Monkey reports the news to Tripitaka, saying that the witch has children of her own and yet she murders other people's. The Grandma believes that the witch is a wasp spirit who needs children to lay her eggs in. Monkey wants to fight the witch but Tripitaka doesn't want him to resort to violence.
Tripitaka: "No violence Monkey!"
Monkey: "Oh, okay Master, no violence. I'll kill that witch as gently as possible"
In the village streets Pigsy is still preparing his traps for the witch. A big hole has been dug and filled with spears. Monkey and Sandy then arrive and Pigsy is worried that Monkey will fall into the hole, so he runs to stop him. However, Pigsy falls in himself! Monkey and Sandy are very amused and make jokes, much to Pigsy's annoyance.
"We could have some crackling or a pork kebab perhaps?, ready skewered!" [Monkey]
A villager alerts Monkey that the witch has arrived and Monkey and Sandy run off to confront her. Pigsy is left in the hole to holler cowardly. The wasp witch kicks down a baricade and fights off a horde of villagers, whipping them with her magic whip. Monkey and Sandy fight her and they are soon joined by Pigsy, but the witch manages to overpower the three pilgrims. She flies off in her chariot cloud and is pursued by Monkey. The wasp spirit breaks into a nearby house and steals a child from it's mother. Monkey tries to stop her but she threatens the child so he is powerless to act.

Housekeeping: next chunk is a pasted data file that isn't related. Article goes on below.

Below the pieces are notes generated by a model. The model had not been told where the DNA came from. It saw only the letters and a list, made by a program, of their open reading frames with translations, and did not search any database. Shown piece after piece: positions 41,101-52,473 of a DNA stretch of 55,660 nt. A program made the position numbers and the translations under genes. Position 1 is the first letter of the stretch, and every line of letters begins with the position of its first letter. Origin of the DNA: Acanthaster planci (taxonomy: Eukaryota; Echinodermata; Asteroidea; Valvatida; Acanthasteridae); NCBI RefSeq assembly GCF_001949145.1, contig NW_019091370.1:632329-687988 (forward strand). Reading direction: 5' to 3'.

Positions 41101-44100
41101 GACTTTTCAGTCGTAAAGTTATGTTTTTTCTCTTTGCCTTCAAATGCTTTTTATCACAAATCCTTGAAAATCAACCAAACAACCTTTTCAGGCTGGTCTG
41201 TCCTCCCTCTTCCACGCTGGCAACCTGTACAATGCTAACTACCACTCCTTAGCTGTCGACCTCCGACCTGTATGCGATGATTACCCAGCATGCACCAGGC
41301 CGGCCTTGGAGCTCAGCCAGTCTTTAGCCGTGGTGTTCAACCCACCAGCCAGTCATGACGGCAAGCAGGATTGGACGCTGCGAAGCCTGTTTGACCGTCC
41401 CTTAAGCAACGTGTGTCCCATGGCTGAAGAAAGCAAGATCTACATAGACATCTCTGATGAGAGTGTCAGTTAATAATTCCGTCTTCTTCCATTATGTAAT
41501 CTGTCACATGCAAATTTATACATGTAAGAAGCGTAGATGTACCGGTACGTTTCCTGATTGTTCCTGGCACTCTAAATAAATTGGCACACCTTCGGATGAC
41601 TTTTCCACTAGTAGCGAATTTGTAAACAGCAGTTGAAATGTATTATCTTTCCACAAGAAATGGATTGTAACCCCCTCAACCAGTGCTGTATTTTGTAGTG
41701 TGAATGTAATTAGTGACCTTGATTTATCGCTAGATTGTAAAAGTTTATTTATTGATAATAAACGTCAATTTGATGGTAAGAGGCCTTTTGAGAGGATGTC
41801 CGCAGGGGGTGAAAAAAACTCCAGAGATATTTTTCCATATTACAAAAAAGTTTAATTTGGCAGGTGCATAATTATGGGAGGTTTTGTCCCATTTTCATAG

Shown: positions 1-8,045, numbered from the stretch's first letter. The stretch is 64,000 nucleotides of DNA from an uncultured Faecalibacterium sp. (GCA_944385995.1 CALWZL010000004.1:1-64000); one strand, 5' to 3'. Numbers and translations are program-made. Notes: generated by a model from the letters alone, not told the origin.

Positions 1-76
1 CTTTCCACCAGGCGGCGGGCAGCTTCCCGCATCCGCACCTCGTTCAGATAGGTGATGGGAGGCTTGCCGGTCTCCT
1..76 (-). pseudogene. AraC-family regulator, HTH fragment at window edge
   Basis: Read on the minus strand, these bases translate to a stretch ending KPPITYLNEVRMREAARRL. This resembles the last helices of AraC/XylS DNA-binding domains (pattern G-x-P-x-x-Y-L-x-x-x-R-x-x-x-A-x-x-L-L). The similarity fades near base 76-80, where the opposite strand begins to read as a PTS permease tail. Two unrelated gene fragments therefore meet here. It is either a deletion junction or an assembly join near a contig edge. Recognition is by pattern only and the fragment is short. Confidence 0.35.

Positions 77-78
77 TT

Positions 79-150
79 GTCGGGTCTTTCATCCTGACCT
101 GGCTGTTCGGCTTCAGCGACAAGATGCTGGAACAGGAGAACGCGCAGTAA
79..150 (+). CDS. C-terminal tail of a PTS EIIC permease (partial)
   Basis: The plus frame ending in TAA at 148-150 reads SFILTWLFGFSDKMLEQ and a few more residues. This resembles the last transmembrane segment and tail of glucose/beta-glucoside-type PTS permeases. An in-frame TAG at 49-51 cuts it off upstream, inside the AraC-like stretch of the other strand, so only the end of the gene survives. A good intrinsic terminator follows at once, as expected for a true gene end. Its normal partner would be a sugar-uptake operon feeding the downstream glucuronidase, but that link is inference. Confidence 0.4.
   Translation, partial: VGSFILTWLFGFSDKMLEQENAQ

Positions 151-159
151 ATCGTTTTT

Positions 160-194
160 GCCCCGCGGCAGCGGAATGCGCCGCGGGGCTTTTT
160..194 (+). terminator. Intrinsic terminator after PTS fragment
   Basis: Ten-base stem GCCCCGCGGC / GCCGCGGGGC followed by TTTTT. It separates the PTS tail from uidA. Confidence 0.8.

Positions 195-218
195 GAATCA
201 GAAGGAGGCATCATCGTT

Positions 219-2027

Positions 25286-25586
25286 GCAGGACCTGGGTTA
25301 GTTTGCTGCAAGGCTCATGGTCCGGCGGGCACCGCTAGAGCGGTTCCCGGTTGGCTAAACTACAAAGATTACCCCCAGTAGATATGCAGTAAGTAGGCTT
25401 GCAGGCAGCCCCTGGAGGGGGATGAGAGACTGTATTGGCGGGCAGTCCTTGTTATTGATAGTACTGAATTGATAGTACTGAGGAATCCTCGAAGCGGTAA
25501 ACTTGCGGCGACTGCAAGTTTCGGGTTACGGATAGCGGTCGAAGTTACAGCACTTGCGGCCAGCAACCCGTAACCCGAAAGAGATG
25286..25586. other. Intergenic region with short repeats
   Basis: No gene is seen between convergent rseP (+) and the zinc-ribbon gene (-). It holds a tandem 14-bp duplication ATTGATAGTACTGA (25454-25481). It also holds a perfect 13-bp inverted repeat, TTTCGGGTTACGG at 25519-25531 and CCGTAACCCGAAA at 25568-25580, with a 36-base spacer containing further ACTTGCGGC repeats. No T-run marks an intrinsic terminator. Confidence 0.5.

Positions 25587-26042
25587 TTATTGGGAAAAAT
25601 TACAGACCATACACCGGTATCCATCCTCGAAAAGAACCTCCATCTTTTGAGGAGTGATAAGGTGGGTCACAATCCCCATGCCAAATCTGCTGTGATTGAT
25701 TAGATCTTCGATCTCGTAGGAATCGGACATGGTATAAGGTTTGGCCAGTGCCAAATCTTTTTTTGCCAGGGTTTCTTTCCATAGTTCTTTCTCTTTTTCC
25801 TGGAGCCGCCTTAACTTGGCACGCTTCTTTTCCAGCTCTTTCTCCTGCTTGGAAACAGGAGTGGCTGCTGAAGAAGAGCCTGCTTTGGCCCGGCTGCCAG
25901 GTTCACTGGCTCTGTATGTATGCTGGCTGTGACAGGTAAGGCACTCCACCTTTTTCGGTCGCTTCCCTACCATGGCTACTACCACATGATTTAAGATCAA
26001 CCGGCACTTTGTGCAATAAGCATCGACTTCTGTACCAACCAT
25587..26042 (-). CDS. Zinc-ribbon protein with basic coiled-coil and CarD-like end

The mother is taken into care by Tripitaka and The Grandma but she quickly goes insane at the thought of losing her baby and parades up and down the street in a fit of mad psychosis.
Monkey and Sandy try to formulate a plan to effectively fight off the wasp witch and Sandy reveals that Pigsy has gone into the witch's mountain disguised as a pig. Monkey believes that he'll be caught for sure.
In the moutain, Pigsy is taunted by the witch's children who wish to have roast pork for dinner. The witch agrees and tells the children to tie the piglet up. Pigsy, still in disguise, is tied up in a room with all the kidnapped children from the village. However, the rope securing him is not fastened properly and he escapes.
Pigsy reports back to the others and tells them that the witch's eggs turn into grubs which then turn into her own children. Tripitaka asks the others to leave whilst he meditates. Whilst he prays, Buddha appears in the sky above and asks Tripitaka what his problem is. The priest says he is facing a dilemma over whether or not to use violence against the witch. Buddha says that "she" will deal with the problem.